It can be overwhelming for any horse owner with the number of supplements available on the market. It has led to much confusion on which, if any, supplements to feed. It also has owners asking how they will benefit their horses. This is especially true with pre- and probiotics. Since they have arrived on the market for horses, many have asked what they are and if they even work. Fortunately, research studies are beginning to show the multiple benefits of feeding pre- and probiotics to horses.

What Is the Microbiome in the Horse?

Within the gut of animals (and humans!) resides microorganisms that help aid in the digestion of food. This environment of microorganisms is called the microbiome. The microbiome of the horse’s gut is estimated to hold over 1 quadrillion (1015) bacteria, yeast, fungi and other cell types. Bacteria is the most dominant cell type in the horse, with most of the microbiome residing in their hindgut.

For horses, the microbiome is critical in the digestion of fiber in the hindgut, where the microbiome aids in fermentation of forages (hay/pasture) and produces useful nutrients, including B-vitamins and volatile fatty acids. Further, research has shown the microbiome throughout the horse’s digestive tract has important immune system functions and can impact equine behavior and cognitive function. Thus, it is very important to ensure horses maintain a healthy and functioning digestive tract. One way to help ensure this is through the use of pre- and probiotics. Research has shown that pre- and probiotics help maintain, or even restore, a healthy population of microorganisms in the digestive tract.

What Are Pre- and Probiotics?

Prebiotics are non-living ingredients that help “feed” and maintain the beneficial microorganisms in a horse’s digestive tract. They are not able to be digested by the horse, but help nourish, maintain, and even grow the beneficial microorganisms. The two types of commonly fed prebiotics include:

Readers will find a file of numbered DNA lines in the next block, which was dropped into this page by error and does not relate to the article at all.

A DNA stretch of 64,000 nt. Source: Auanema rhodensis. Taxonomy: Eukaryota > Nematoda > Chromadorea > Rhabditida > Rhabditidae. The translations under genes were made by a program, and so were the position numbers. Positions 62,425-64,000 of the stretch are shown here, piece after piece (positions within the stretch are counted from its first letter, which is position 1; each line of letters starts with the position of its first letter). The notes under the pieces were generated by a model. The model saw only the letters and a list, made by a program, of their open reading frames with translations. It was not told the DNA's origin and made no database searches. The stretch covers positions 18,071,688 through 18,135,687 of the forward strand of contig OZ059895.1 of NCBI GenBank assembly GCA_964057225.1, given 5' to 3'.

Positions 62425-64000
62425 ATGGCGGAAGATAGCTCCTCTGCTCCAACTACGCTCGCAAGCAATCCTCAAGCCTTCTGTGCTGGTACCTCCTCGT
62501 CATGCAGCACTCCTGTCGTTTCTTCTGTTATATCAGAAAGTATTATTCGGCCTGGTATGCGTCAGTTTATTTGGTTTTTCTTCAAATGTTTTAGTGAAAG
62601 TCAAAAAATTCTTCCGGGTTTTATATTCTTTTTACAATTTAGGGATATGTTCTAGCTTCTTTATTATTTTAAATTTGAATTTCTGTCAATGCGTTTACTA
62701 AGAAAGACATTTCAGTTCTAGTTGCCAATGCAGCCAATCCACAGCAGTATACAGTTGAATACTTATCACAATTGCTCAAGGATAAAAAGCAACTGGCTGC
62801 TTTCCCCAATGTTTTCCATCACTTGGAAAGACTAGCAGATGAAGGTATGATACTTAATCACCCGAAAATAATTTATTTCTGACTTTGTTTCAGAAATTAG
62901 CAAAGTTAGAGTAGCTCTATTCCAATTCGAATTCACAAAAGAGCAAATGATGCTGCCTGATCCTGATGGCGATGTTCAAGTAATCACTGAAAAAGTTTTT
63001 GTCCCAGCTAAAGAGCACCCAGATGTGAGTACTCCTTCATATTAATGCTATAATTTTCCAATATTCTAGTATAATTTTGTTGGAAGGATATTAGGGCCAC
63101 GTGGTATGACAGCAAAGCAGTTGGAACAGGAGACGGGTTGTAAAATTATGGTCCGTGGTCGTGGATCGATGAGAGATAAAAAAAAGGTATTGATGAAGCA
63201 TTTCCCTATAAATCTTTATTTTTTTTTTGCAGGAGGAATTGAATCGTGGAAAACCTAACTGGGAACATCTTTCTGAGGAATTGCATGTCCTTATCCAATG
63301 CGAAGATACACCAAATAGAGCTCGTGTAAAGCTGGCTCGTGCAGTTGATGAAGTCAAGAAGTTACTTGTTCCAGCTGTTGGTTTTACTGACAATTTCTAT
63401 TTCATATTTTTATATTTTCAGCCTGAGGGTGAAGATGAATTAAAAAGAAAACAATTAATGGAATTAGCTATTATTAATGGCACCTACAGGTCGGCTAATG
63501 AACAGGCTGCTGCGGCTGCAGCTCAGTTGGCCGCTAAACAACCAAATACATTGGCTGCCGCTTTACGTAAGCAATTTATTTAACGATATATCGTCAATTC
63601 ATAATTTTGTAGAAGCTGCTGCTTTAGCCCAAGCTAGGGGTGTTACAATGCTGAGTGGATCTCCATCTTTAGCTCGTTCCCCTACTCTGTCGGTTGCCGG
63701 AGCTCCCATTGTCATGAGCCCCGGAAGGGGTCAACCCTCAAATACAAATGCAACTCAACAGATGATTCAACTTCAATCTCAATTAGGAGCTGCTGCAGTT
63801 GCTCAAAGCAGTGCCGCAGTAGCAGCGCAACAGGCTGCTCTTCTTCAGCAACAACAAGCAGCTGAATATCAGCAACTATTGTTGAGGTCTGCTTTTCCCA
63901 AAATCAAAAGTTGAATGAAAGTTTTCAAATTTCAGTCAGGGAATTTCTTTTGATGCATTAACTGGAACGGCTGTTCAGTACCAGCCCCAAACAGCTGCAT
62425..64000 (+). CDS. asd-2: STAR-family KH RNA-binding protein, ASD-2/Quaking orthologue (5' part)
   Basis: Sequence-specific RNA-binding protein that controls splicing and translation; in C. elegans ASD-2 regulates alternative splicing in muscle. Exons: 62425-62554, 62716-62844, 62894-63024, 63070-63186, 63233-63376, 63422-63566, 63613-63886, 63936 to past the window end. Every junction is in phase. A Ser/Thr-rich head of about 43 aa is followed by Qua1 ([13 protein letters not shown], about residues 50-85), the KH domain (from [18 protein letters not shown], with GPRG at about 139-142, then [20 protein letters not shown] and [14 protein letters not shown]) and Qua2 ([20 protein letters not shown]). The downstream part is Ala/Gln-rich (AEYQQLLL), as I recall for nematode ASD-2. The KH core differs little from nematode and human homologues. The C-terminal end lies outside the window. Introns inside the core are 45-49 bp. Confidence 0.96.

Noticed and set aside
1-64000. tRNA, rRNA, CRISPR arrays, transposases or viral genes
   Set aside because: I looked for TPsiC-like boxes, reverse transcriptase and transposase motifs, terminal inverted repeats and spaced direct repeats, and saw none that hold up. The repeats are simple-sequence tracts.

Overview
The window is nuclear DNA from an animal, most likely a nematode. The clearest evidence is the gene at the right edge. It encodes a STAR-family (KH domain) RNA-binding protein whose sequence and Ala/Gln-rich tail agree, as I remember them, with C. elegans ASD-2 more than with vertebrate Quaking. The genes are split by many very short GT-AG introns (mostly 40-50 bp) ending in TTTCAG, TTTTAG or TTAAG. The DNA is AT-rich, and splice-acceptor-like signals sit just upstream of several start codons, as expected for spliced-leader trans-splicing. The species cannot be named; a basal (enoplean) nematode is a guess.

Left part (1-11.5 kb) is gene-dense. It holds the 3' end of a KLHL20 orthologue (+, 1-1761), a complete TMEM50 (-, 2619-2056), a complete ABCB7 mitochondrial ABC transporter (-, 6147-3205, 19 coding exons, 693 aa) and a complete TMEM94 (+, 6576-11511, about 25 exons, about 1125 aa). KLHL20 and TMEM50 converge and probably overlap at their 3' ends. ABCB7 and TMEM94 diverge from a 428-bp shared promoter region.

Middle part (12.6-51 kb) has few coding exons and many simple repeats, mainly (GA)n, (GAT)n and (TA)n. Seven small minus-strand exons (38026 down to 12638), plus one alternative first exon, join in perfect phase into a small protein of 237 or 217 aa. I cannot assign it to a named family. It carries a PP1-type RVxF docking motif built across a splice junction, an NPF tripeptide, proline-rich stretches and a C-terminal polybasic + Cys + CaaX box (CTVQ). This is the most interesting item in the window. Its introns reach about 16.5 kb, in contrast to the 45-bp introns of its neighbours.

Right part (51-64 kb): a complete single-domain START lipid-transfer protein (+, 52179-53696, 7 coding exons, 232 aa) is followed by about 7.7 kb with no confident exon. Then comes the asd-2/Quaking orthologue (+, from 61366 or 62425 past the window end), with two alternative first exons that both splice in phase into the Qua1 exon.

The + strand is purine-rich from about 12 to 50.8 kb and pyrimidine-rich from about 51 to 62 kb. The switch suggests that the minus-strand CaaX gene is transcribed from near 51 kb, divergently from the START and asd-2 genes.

• Mannan-oligosaccharides (MOS) are non-digestible sugars that bind harmful bacteria, like E. coli, and are then passed in the feces. They help reduce the population of the “bad” microorganisms in the digestive tract, allowing the more beneficial bacteria to flourish.
  • Fructo-oligosaccharides (FOS) help to nourish and feed beneficial gut bacteria and the other microorganisms so they can prosper.

Conversely, probiotics are living bacteria and yeast that help repopulate the gut of the horse with beneficial microorganisms. These have also been called direct-fed microbials. Because the hindgut of the horse and its microbiome can be disrupted rather easily due to a variety of causes, studies have shown feeding probiotics to horses can be beneficial to their overall gut health. Commonly fed probiotics include:

  • Saccharomyces cerevisiae: a live yeast with research that has shown to help in improving fiber digestion, especially with lower quality grass hays. Other benefits have been identified, such as improved phosphorus absorption and improved growth rates in foals.